# Is there a bump?

Given a list of positive integers determine if there is an element that is either greater than its two neighbors or less than its two neighbors (a "bump"). To be clear a bump can never be the first or last item of the list because they only have one neighbor.

Your program should output one of two consistent values each corresponding to either a list with no bumps or a list with bumps. What the values are is unimportant you may choose them yourself.

This is so answers will be scored in bytes with fewer bytes being better.

## Test cases

[] -> False
[1] -> False
[1,2] -> False
[1,2,1] -> True
[1,2,2] -> False
[1,2,3] -> False
[1,2,2,1] -> False
[1,2,2,3] -> False
[1,2,1,2] -> True
[1,3,2] -> True
[3,1,2] -> True
[2,2,2] -> False

• Test Case Request: Numbers other than 0-1-2-3, also negatives allowed/disallowed? – Magic Octopus Urn Feb 14 '18 at 22:47
• Suggested test case: [1,3,3] (ensures that answers using Dennis's algorithm take the sign of the increments rather than just using the increments themselves) – ETHproductions Feb 15 '18 at 2:39
• @ETHproductions Isn't that already covered by [1,2,2]? Or am I missing something? – Fund Monica's Lawsuit Feb 15 '18 at 8:13
• @NicHartley, the deltas of [1,2,2] are the same as the signs of those deltas but that's not the case with [1,3,3]. – Shaggy Feb 15 '18 at 9:54

# APL (Dyalog), 1519 20 bytes

2 bytes saved thanks to @EriktheOutgolfer

{2>≢⍵:0⋄2∊|2-/×2-/⍵}


Try it online!

1 for bump, 0 for no bump.

• Unfortunately, this gives an error for ⍬, while it should return 0 instead (or throw an error for all falsy inputs). – Erik the Outgolfer Feb 14 '18 at 23:07
• Oh, and, if you fix the issue, 0∊2> can be 2∊ instead for -2 bytes. – Erik the Outgolfer Feb 14 '18 at 23:21
• @EriktheOutgolfer temporary quick fix, thanks – Uriel Feb 14 '18 at 23:45
• Still fails for singleton lists – H.PWiz Feb 14 '18 at 23:48
• @H.PWiz A possible fix is to replace ⍬≡ with 2>≢ for just 1 extra byte. – Erik the Outgolfer Feb 14 '18 at 23:51

# Windows Batch, 126120 114 bytes

I was pretty excited about my first use of the shift command.

This script generally works for numbers within 9 digits(no matter positive or negative.)

:L
@if %3.==. exit/b
@if %2 gtr %1 if %3 lss %2 goto:e
@if %2 lss %1 if %3 gtr %2 goto:e
@shift
@goto:L
:e
@echo T

• An empty response might count as a consistent value, otherwise I think you might be able to save a couple of bytes by moving the echo T to the end and jumping to it instead of repeating it. I'm also wondering whether you can save bytes by moving the @shift to the beginning of the loop but I'm not so sure whether that helps. – Neil Feb 15 '18 at 0:57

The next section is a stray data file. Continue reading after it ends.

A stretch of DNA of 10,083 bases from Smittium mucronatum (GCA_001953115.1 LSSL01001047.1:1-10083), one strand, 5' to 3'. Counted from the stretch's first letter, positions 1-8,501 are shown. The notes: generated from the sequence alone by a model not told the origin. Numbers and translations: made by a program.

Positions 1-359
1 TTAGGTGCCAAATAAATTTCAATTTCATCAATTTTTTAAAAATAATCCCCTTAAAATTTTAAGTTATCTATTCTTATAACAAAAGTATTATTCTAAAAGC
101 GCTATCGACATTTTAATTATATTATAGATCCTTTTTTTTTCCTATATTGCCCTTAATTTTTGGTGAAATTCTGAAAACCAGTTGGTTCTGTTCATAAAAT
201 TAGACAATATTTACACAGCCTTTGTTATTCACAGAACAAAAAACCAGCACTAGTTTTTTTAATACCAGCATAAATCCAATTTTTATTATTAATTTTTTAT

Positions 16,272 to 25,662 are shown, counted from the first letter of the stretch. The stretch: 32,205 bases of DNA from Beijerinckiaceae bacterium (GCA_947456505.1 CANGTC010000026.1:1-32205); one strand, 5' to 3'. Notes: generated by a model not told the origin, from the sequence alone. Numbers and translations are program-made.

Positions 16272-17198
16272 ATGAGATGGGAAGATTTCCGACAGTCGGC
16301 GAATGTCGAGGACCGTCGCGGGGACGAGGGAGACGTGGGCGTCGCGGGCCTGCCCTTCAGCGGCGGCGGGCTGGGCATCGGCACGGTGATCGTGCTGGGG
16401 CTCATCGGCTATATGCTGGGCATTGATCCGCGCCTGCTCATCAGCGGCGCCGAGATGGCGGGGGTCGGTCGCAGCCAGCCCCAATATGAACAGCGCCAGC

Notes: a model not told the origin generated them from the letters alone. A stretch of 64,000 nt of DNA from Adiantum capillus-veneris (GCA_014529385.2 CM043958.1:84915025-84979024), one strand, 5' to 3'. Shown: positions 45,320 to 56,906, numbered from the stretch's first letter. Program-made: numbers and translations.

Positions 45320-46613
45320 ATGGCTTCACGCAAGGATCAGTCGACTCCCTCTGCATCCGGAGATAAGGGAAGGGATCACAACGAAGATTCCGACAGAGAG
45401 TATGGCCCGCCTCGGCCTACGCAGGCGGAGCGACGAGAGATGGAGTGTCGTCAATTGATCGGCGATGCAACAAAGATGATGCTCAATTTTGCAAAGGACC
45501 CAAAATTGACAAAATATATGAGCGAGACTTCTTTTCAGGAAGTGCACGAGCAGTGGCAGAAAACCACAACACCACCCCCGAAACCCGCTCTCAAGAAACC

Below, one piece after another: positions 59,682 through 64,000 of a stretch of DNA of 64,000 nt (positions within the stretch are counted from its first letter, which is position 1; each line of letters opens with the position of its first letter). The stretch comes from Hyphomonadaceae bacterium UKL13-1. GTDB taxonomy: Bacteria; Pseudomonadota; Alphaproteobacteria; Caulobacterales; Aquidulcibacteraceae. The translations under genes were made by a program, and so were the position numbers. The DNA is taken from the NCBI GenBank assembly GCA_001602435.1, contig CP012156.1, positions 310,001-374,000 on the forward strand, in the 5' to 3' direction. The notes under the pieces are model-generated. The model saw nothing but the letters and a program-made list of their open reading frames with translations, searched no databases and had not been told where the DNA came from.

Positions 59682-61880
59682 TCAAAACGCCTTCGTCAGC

• @Neil Thanks for the if-golf. I don't see any reason moving @shift forward will help save bytes. I will take a look at the possible shift movement anyways. – stevefestl Feb 15 '18 at 1:01

# C (gcc), 78 bytes

Variant: loop

r,i;f(a,n)int*a;{for(r=n>2,i=0;i<n-2;)r=(a[i++]-a[i])*(a[i]-a[i+1])<0&&r;i=r;}


Try it online!

Variant: recursive

f(a,n)int*a;{n=(n<3)?0:((a[--n]-a[--n])*(a[n]-a[n-1])<0&&((n<2)?1:f(a,n+1)));}


Try it online!

The criteria is that a[i]-a[i+1] and a[i+1]-a[i+2] are non-zero and have opposite sign. i=r is just a way to return the value (described here).

P. S. Additional two test cases may reveal bugs: { 1, 2, 1, 2, 2 } and { 2, 2, 1, 2, 1 }

• Welcome to PPCG! – Steadybox Mar 3 '18 at 8:11
• By the way, I think a[--n]-a[--n] has undefined behaviour and a[i++]-a[i] has unspecified behaviour. Doesn't matter since they seem to work with gcc in this case. – Steadybox Mar 3 '18 at 8:15

# APL (Dyalog Classic), 15 bytes

0∨.>2×/2-/⊃,⊃,⊢


Try it online!

# C (gcc), 101 97 bytes

r,i;f(a,n)int*a;{for(i=n|1;--i;a[i]-=a[i-1]);for(r=0;--n>0;r=a[n]<0&a[n-1]>0|a[n]>0&a[n-1]<0|r);}


Try it online!

Differences the list, then looks for two neighboring differences that are not zero and have opposite sign.

• Welcome to PPCG! – Steadybox Feb 15 '18 at 17:03

# Retina 0.8.2, 43 bytes

.+
$* 1(1+)1¶\1¶1\1|¶(1+)(?<!\2¶\2)¶(?!\2)  Try it online! Takes input on separate lines and outputs 0 or 1. Explanation: .+$*


Convert to unary.

1            |


Count at most one matching regex.

  (1+)1¶\1¶1\1


Match a number that is surrounded by greater numbers on both sides.

               ¶(1+)(?<!\2¶\2)¶(?!\2)


Match a number that is not surrounded by greater or equal numbers on either side, i.e. both are less.

# Python, 91 bytes

def f(a):return[i for i,j in enumerate(a[1:-1])if(j>max(a[i+2],a[i])or j<min(a[i+2],a[i]))]


An empty array is a falsey value, while a populated array is truthy

# GFORTH 71 Bytes

: B ROT 2DUP = -1 = IF DROP ROT = -1 = IF  ELSE ." TRUE " THEN THEN ;


Output:

1 2 1 B TRUE  ok
19 4 19 B TRUE  ok
5 4 6 B  ok


# Elm, 102 bytes

f a b=case b of
c::d::e->a c d::f a(d::e)
_->[]
a g=case g of
[]->1<0
i::k->i<0||a k
a<<f(*)<<f(-)


## Explanation

This works very similar to my Haskell answer. Except Elm is missing all of the functions that do stuff so I had to make every thing from the ground up. You can test it by running the following here

import Html exposing (text)
f a b=case b of
c::d::e->a c d::f a(d::e)
_->[]
a g=case g of
[]->1<0
i::k->i<0||a k
g=a<<f(*)<<f(-)
s x=case x of
True->"True"
False->"False"
main=g[1,1,1,1,1,0,1]|>s|>text


# Perl 6, 50 47 bytes

{?grep {0>(.[1]-.[2])*[-] .[^2]},.rotor(3=>-2)}


Try it online!